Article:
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The Rural Center has new location

August 14, 2014
By David Prenatt - , Westfield Republican / Mayville Sentinel News

SHERMAN - A proposed center for youth in Sherman moved closer to becoming a reality as Michelle Swabik, executive director and visionary, announced Friday that The Rural Center would be located in the old Ford garage on Main Street.

"We can't wait to refurbish this historic building and not only preserve a Sherman landmark, but use it for the good of the community," Swabik said.

Representatives from state and local government as well as social agencies also voiced their support for the program at a press conference/chicken barbecue on Sherman Central School's athletic field.

Article Photos

Photo by David Prenatt
Sherman Central School principal Michael Ginestre voices the district’s support for the Rural Center.

Swabik said she came to envision a center for youth more than three years ago. While there are programs in Jamestown and Dunkirk, she realized that transportation was the greatest obstacle for youth in the western side of the county.

"The lake divides us," she said. "The north and south portions of the county have programs, but in the west, people have to travel 20 or 30 minutes to get there."

Swabik, who moved to Sherman in 2009, said she would see young people from the Sherman-area youths and from surrounding towns on the streets after school or waiting for an athletic event. "I kept thinking: I wish they had a place to go," she said.

From that she developed the idea of a center to support youth and their families throughout western Chautauqua County with Sherman as the hub. The program would not only provide a place for them to go, but provide mentoring from adults and peers, teach life skills, promote good and healthy life choices and empower youth to become leaders in the community.

"We wanted to provide a network of support to help break the cycle of poverty in the area and help our youth to grow physically, socially, psychologically and spiritually," she said.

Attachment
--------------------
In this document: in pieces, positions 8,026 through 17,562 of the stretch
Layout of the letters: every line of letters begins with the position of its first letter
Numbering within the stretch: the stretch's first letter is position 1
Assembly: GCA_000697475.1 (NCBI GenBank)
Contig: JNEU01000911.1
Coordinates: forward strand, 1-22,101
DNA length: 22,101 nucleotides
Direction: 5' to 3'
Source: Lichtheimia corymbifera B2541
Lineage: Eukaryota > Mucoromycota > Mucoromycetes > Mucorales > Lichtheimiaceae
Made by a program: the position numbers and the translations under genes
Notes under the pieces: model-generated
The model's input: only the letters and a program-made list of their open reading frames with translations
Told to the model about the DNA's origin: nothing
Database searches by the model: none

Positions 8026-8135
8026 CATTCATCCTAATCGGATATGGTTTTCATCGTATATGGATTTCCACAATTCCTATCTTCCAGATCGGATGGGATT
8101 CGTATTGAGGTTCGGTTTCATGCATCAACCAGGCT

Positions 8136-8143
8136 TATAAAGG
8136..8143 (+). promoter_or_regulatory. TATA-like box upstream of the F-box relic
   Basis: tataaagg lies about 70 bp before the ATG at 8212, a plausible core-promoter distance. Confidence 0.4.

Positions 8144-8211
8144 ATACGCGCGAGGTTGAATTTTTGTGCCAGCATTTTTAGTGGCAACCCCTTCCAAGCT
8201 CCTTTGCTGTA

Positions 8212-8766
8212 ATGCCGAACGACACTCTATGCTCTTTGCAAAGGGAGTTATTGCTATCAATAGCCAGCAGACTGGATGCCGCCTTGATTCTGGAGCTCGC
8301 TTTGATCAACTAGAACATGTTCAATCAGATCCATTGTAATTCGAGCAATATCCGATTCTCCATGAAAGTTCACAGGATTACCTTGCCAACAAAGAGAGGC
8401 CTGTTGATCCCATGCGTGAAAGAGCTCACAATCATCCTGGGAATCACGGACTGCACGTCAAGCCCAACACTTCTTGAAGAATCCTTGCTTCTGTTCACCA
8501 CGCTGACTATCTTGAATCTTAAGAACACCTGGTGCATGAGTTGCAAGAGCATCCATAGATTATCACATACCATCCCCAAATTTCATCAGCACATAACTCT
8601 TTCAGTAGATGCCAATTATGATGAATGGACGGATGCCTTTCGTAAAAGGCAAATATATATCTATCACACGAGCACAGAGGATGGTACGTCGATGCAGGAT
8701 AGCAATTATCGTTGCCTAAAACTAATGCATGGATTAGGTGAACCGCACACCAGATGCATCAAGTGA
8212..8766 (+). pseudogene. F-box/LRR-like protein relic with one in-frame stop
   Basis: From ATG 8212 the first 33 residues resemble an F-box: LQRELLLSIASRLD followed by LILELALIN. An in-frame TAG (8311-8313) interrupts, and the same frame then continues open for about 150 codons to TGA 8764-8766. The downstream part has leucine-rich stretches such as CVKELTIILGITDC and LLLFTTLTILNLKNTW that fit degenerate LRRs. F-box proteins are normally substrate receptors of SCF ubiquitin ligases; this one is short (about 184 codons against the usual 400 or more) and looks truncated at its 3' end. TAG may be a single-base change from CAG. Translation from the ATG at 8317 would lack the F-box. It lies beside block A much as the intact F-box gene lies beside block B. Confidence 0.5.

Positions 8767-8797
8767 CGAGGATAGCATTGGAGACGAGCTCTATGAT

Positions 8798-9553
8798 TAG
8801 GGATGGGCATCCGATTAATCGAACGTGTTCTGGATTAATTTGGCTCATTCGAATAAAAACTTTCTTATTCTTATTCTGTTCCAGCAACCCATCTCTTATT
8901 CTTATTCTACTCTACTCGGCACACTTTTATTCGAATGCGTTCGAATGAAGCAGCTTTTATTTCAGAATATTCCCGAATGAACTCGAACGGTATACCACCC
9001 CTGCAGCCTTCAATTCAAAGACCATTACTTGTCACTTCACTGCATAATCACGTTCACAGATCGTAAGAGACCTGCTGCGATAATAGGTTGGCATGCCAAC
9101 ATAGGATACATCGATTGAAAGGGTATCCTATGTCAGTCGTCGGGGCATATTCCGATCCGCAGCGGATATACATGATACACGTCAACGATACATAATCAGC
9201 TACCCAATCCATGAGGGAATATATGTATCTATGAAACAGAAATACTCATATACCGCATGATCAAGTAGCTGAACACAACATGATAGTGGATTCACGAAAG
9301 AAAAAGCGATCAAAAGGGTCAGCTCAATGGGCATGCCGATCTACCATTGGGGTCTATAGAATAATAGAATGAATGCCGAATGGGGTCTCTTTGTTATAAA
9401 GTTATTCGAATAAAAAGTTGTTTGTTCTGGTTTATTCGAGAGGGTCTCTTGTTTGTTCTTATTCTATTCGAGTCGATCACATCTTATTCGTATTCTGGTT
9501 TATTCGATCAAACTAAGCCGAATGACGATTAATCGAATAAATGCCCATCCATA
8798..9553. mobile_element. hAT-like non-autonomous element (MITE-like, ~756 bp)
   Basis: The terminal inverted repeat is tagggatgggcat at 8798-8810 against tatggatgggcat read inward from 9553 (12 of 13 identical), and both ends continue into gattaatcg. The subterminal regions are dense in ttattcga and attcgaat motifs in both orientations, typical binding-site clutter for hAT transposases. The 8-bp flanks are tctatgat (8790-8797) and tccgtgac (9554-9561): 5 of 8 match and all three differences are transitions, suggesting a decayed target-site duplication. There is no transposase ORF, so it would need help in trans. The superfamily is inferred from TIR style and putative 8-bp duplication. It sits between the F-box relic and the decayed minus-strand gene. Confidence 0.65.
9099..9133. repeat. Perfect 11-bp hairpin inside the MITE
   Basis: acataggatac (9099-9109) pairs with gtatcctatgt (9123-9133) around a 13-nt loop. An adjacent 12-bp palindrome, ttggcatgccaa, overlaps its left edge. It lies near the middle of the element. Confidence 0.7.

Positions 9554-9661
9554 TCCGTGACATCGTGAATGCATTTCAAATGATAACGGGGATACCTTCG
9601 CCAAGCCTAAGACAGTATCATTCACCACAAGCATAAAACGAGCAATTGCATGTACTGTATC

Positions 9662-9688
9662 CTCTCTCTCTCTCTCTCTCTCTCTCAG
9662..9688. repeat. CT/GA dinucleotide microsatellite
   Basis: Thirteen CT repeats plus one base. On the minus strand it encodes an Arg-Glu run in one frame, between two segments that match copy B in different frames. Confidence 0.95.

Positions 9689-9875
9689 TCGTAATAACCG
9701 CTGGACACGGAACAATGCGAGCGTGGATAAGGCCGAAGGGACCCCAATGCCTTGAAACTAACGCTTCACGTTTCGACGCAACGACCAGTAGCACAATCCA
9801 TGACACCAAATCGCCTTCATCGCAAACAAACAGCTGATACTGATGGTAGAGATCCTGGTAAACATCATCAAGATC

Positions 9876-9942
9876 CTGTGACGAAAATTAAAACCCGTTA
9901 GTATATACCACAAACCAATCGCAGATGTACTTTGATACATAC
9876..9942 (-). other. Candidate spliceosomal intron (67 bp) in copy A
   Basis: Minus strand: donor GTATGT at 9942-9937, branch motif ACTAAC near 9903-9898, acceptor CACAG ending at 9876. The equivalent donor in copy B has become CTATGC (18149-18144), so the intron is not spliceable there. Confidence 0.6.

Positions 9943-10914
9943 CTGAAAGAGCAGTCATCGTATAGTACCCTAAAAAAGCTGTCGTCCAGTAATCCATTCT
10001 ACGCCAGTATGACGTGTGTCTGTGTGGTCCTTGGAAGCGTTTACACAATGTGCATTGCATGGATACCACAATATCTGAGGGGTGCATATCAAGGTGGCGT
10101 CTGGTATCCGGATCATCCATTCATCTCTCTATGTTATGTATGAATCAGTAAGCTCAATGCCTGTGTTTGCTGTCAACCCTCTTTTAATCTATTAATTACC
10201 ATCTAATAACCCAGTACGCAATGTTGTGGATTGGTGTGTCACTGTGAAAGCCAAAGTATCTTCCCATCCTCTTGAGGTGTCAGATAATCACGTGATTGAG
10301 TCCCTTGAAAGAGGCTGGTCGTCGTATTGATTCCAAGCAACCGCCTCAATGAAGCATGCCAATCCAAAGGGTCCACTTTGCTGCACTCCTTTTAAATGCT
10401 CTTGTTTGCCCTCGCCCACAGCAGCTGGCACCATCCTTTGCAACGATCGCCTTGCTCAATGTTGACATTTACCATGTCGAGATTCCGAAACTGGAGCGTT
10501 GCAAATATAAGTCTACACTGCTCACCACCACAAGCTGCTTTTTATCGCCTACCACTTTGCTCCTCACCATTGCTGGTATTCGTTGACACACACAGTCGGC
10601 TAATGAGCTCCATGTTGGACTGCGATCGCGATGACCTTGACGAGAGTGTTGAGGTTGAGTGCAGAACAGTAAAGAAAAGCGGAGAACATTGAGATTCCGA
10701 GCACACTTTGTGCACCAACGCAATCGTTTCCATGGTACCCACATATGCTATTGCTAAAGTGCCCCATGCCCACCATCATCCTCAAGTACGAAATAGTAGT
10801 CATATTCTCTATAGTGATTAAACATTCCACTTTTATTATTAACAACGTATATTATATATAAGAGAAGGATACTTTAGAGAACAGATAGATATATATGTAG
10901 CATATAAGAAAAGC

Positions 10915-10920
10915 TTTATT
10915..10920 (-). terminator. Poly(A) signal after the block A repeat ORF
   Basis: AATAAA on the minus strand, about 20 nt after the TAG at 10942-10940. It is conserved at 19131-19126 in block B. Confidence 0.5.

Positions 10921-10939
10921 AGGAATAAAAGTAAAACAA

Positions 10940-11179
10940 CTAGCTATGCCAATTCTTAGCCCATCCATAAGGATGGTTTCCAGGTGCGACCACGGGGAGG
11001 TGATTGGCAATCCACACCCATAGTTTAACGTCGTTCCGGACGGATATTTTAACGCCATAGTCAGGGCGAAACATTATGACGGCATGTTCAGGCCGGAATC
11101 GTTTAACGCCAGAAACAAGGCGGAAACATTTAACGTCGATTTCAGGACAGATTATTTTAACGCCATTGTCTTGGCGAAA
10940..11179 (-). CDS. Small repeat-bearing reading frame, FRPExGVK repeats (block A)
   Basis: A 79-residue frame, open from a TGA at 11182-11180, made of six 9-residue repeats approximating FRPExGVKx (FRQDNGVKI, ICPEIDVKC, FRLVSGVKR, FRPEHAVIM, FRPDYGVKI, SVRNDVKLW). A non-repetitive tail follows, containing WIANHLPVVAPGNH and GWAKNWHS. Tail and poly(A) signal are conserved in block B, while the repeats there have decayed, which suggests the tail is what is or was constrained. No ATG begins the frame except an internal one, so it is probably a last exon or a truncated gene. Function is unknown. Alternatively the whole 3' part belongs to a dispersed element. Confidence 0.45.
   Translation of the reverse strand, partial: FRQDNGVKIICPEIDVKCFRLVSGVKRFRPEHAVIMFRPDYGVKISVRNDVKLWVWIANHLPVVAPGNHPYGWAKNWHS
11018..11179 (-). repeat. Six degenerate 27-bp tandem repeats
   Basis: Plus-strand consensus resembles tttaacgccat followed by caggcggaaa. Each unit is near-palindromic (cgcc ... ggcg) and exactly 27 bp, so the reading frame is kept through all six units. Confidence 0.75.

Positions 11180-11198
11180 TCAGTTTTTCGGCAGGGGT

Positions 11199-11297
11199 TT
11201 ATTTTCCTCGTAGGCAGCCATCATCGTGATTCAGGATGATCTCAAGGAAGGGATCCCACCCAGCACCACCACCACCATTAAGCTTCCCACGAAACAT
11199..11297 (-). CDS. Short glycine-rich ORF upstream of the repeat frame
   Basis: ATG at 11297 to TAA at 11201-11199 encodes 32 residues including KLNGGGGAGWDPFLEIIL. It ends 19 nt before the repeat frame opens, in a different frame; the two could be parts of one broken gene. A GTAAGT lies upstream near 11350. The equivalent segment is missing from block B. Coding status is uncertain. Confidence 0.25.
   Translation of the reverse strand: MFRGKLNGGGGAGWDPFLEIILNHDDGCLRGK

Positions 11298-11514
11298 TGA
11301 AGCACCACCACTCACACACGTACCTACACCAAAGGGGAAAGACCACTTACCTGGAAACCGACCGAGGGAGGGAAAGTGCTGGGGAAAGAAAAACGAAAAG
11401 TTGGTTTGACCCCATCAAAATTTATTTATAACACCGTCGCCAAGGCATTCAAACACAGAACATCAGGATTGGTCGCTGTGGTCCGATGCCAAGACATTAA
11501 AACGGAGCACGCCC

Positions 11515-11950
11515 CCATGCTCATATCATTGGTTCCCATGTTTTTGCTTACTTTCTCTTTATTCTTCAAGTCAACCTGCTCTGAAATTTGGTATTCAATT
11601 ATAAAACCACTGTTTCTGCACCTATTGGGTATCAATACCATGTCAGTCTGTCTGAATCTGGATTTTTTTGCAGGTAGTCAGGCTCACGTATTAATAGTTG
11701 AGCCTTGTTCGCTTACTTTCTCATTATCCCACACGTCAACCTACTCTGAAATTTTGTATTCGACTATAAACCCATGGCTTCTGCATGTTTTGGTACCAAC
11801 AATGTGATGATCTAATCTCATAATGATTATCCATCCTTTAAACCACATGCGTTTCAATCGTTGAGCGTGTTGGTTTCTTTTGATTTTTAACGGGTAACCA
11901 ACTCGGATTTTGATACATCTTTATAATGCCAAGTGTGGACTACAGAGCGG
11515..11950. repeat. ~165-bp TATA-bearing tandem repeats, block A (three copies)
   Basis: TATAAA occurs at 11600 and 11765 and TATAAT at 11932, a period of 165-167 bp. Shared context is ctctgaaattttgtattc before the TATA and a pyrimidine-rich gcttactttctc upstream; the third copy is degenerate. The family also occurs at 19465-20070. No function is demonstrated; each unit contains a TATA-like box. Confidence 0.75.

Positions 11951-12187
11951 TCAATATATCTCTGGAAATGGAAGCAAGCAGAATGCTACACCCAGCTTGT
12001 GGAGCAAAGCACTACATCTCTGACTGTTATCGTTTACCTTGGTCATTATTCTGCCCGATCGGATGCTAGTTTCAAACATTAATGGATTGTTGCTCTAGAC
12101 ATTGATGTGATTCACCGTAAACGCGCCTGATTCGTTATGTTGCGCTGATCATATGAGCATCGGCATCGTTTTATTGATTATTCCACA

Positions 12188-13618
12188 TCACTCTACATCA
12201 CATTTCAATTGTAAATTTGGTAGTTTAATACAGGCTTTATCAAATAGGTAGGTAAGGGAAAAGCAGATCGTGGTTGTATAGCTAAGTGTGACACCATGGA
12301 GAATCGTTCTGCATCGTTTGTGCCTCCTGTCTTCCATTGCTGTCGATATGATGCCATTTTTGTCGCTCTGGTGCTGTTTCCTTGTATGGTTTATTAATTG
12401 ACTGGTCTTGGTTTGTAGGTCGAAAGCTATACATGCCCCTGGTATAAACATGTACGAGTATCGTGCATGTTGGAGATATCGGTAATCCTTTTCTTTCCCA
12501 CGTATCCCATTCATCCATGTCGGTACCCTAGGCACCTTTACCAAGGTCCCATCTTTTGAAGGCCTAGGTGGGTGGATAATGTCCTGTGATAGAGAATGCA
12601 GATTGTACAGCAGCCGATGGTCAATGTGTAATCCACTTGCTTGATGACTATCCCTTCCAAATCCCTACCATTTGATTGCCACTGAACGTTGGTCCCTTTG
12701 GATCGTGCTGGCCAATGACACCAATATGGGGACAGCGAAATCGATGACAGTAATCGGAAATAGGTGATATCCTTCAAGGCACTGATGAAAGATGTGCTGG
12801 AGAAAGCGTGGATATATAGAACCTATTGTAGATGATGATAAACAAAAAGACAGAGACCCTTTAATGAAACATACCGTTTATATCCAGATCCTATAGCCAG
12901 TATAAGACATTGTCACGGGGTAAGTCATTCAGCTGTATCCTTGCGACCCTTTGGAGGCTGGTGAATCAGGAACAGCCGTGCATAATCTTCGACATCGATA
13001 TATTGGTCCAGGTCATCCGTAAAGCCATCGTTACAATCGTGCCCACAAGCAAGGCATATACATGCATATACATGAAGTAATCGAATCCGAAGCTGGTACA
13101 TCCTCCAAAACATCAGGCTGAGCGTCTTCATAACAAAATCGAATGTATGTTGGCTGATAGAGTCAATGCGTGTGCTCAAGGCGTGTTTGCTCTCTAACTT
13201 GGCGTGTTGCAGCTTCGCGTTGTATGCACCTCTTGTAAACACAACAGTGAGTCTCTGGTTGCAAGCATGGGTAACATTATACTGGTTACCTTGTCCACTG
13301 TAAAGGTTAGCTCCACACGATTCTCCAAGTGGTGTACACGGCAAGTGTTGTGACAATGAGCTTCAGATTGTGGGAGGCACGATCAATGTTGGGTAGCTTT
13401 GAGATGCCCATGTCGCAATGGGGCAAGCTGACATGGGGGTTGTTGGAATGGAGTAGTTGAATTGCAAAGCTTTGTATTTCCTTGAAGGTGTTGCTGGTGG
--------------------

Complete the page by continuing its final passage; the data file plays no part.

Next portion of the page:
Swabik formed a board of directors with six other people who shared her vision. Since then they have been working diligently to obtain licensing, raise funds, seek incorporation and tend to the legal issues involved in such an undertaking. Just recently, the board formed a partnership with Chautauqua County Opportunities Inc. "We've just started the ball rolling," she said. "Tonight we are starting to break out into the community."

Swabik stressed the need for total commitment to the program. "This is a big vision. With a group of committed people, it can become a reality," she said.

The vision is already becoming a reality, however, as was attested by a wide range of community and government representatives who voiced their support for the center.

Present were Isaac Gratto, deputy mayor of Sherman; Michael Ginestre, principal of Sherman Central School; William Bills, youth asset development manager for Chautauqua Opportunities Inc.; David Himeleim, Chautauqua County Legislator; Jacqueline Chiarot, representing Congressman Tom Reed; and Lori Cornell from Governor Cuomo's office.

But the most telling voice was that of Sherman junior Emily Norton, who has participated in the Sherman Recreational Center's seven-week summer program since she was in kindergarten.

"I would love to see a community center open year round... We need another gymnasium, a place that is safe and out of the nasty weather Sherman has for most of the year," Norton said. "We need good role models and older youth. We need a place that is safe and drug-free, a place to hang out."

Deputy Mayor Gratto emphasized the need for a center that would strengthen the community. "We have to show our support," he said.

Ginestre said that the district was fully behind the center and ready to assist in any way it could. "Any time we can have a vision like Michelle has to help youth make positive choices we are all for it.

She has worked diligently to make this happen," he said. "Now the youth of our area might have a place to go for activities, educational enrichment and help in making choices... We are very happy to be involved and look forward to a great partnership with the rural center."

Bills said that Swabik had contacted Chautauqua Opportunities not long ago and a partnership was quickly formed. "Our vision is very similar to the vision of the Rural Center. It was only natural that we came on-board with Michelle and the board," he said.

He praised Swabik for not only having a vision, but acting on it with commitment. "People are good at pointing out deficiencies and what we don't have... Michelle and the board looked at the need... and made a commitment to change."

Chiarot thanked Swabik for her passion. "It is such an important part of a community that youth have a place to go where they don't have to worry about bad options and where people pay attention to them and help them make good decisions so that they in turn can become leaders of the community," she said.

Cornell said that Governor Cuomo was "extremely supportive" of the center. "The family unit and parents are the primary support for youth, but none of us can do it alone," she said. "Supported activities are the key."



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